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Access to Health Care in South Texas

  • Amelie G. Ramirez
  • Ian M. Thompson
  • Leonel Vela
Open Access
Chapter

Abstract

Adequate access to health care services, including preventive services and treatment for illnesses, is critical to achieving positive health outcomes. Two major limitations of adequate access to care are a lack of health insurance coverage and a shortage of health care providers in certain areas [1, 2].

Adequate access to health care services, including preventive services and treatment for illnesses, is critical to achieving positive health outcomes. Two major limitations of adequate access to care are a lack of health insurance coverage and a shortage of health care providers in certain areas [1, 2].

Lack of Health Insurance

Lack of health insurance coverage is a significant barrier to seeking and receiving health care [2, 3]. Nationwide, Hispanics and young adults aged 18–24 are more likely to be uninsured than other demographic groups [1, 4].

Using Texas Behavioral Risk Factor Surveillance System (BRFSS) survey data, an estimated 30 % of South Texas adult residents were uninsured during 2007–2010. South Texas had a higher percentage of uninsured residents than the rest of Texas (23 %). Both South Texas and the rest of Texas had a higher percentage of uninsured residents than the nationwide BRFSS estimate of about 15 % (Fig. 3.1). During 2007–2010, the estimated South Texas uninsured rate was almost twice as high as the national rate.
Fig. 3.1

Estimated percent of the adult population (18+) with no health insurance by location, 2007–2010. Source: Texas Behavioral Risk Factor Surveillance System Combined Year Dataset, Statewide BRFSS Survey, 2007–2010

In South Texas during 2007–2010, Hispanics and African-Americans had higher percentages of uninsured individuals than did non-Hispanic whites. South Texas Hispanics had the highest uninsured rate (40.8 %) of all race/ethnic groups. The percentage of Hispanics with no health care was almost 3.5 times higher than for non-Hispanic whites, and twice as high for African Americans (Fig. 3.2).
Fig. 3.2

Estimated percent of adult (18+) South Texas population with no health insurance by race/ethnicity, 2007–2010. Source: Texas Behavioral Risk Factor Surveillance System Combined Year Dataset, Statewide BRFSS Survey, 2007–2010

In 2007–2010, estimates indicate that half of adults aged 18–29 in South Texas had no health insurance (Fig. 3.3), the highest rate among all age groups. The percentage of individuals with no health insurance dropped steadily with age (Fig. 3.3).
Fig. 3.3

Estimated percent of the adult (18+) South Texas population with no health insurance by age group, 2007–2010. Source: Texas Behavioral Risk Factor Surveillance System Combined Year Dataset, Statewide BRFSS Survey, 2007–2010

Health Professional Shortage Areas

Another major barrier to receiving adequate health care is a shortage of health care providers in certain locations. Twenty-four of the 38 South Texas counties are currently designated by the U.S. Department of Health and Human Services as (whole county service area) primary care health professional shortage areas (HPSAs) [5].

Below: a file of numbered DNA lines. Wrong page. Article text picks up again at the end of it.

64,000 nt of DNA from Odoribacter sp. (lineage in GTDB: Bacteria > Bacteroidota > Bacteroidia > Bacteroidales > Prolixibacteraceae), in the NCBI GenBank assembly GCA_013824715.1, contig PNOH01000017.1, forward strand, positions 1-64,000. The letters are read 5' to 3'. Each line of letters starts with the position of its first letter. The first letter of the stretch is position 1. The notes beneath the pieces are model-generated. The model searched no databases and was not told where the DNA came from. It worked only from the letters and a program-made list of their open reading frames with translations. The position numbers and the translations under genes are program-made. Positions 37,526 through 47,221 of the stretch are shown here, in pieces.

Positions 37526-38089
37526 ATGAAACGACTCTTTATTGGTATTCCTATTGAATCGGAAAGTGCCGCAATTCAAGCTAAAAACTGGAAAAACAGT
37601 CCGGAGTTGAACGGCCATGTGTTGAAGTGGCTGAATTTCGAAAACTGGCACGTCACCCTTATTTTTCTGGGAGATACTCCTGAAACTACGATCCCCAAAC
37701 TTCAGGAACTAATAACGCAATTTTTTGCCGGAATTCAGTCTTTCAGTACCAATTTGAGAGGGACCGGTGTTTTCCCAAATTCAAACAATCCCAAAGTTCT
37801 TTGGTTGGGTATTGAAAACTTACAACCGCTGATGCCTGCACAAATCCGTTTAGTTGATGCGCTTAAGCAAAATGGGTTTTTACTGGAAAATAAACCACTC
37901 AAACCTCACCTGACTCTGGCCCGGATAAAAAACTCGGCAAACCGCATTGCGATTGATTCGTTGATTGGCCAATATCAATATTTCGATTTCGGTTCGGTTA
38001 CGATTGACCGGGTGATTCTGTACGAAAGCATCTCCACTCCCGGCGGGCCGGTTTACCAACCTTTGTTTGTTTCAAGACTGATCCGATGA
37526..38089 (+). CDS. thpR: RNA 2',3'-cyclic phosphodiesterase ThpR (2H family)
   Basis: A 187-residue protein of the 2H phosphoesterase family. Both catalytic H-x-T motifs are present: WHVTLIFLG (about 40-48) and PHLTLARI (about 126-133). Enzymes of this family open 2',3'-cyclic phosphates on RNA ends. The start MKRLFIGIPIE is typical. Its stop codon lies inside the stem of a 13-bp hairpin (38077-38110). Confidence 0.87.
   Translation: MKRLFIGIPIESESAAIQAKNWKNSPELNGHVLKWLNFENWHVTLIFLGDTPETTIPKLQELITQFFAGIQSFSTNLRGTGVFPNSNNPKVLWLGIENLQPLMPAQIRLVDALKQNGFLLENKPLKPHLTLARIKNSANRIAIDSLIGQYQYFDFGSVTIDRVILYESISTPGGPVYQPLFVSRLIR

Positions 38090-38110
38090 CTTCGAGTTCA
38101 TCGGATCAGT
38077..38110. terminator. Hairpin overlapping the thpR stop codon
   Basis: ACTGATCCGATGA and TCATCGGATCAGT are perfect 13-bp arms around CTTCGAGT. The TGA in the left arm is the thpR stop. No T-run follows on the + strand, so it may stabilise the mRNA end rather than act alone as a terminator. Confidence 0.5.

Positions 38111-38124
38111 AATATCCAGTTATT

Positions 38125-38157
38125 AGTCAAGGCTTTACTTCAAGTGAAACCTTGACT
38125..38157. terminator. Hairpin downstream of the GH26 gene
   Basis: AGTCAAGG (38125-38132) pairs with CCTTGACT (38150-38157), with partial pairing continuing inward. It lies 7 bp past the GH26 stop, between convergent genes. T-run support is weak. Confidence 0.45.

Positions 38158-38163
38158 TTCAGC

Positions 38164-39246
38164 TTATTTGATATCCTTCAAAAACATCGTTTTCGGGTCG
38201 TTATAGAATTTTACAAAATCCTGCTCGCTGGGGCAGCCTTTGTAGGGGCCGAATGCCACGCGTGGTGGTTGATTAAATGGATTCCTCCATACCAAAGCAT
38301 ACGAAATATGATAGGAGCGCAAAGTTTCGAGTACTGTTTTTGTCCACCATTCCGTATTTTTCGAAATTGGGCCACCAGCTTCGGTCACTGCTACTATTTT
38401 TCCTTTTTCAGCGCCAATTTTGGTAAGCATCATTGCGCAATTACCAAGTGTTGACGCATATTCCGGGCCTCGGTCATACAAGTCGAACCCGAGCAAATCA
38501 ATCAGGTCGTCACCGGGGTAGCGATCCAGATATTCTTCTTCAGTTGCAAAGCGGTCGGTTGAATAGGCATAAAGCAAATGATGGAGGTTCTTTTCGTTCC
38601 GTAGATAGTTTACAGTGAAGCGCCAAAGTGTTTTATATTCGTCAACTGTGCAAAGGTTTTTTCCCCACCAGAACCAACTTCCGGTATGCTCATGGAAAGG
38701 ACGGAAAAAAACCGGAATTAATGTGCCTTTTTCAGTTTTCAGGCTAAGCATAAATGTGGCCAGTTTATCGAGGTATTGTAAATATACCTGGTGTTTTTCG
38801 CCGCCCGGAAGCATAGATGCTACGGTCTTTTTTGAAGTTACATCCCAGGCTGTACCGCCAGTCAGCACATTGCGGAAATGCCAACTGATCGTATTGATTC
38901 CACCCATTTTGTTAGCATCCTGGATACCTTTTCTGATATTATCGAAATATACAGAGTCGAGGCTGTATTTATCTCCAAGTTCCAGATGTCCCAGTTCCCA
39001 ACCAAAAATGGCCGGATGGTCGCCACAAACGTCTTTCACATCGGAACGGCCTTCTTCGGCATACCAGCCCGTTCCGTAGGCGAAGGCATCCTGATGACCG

The counties designated as primary care HPSAs in South Texas are shown in Fig. 3.4. The HPSAs in this list are mostly nonmetropolitan counties. However, a few metropolitan counties (such as Atascosa, Bandera, Medina, and Wilson) are designated as HPSAs, so a shortage of health professionals is also a problem in some South Texas metropolitan areas [5].
Fig. 3.4

Map of designated whole county primary care health professional shortage areas in South Texas, 2010

References

  1. 1.
    Zuvekas SH, Weinick RM. Changes in access to care, 1977–1996: the role of health insurance. Health Serv Res. 1999;34:271–9.PubMedPubMedCentralGoogle Scholar
  2. 2.
    Healthy People 2020. Access to health services. 2012. http://1.usa.gov/f8uTOp. Accessed June 2012.
  3. 3.
    Weinick RM, Zuvekas SH, Drilea S. Research findings #3: access to health care – sources and barriers, 1996. Agency for Healthcare Research and Quality. 2006. http://www.meps.ahrq.gov/mepsweb/data_files/publications/rf3/rf3.shtml. Accessed 2007 Apr 2007.
  4. 4.
    U.S. Department of Health and Human Services. Overview of the uninsured in the United States: a summary of the 2011 current population survey. 2011. http://aspe.hhs.gov/health/reports/2011/CPSHealthIns2011/ib.shtml. Accessed June 2012.
  5. 5.
    UU.S. Department of Health and Human Services, Health Resources and Services Administration. Find shortage areas: APSA by state and county. 2012. http://hpsafind.hrsa.gov/HPSASearch.aspx.AccessedMay2012. Accessed June 2012.

Copyright information

© The Author(s) 2013

Open Access This article is distributed under the terms of the Creative Commons Attribution Noncommercial License which permits any noncommercial use, distribution, and reproduction in any medium, provided the original author(s) and source are credited.

Authors and Affiliations

  • Amelie G. Ramirez
    • 1
  • Ian M. Thompson
    • 2
  • Leonel Vela
    • 3
  1. 1.Institute for Health Promotion ResearchUniversity of Texas Health Science Center at San AntonioSan AntonioUSA
  2. 2.Department of UrologyUT Health Science Center at San Antonio Cancer Therapy and Research CenterSan AntonioUSA
  3. 3.Regional Academic Health CenterUT Health Science Center at San AntonioHarlingenUSA

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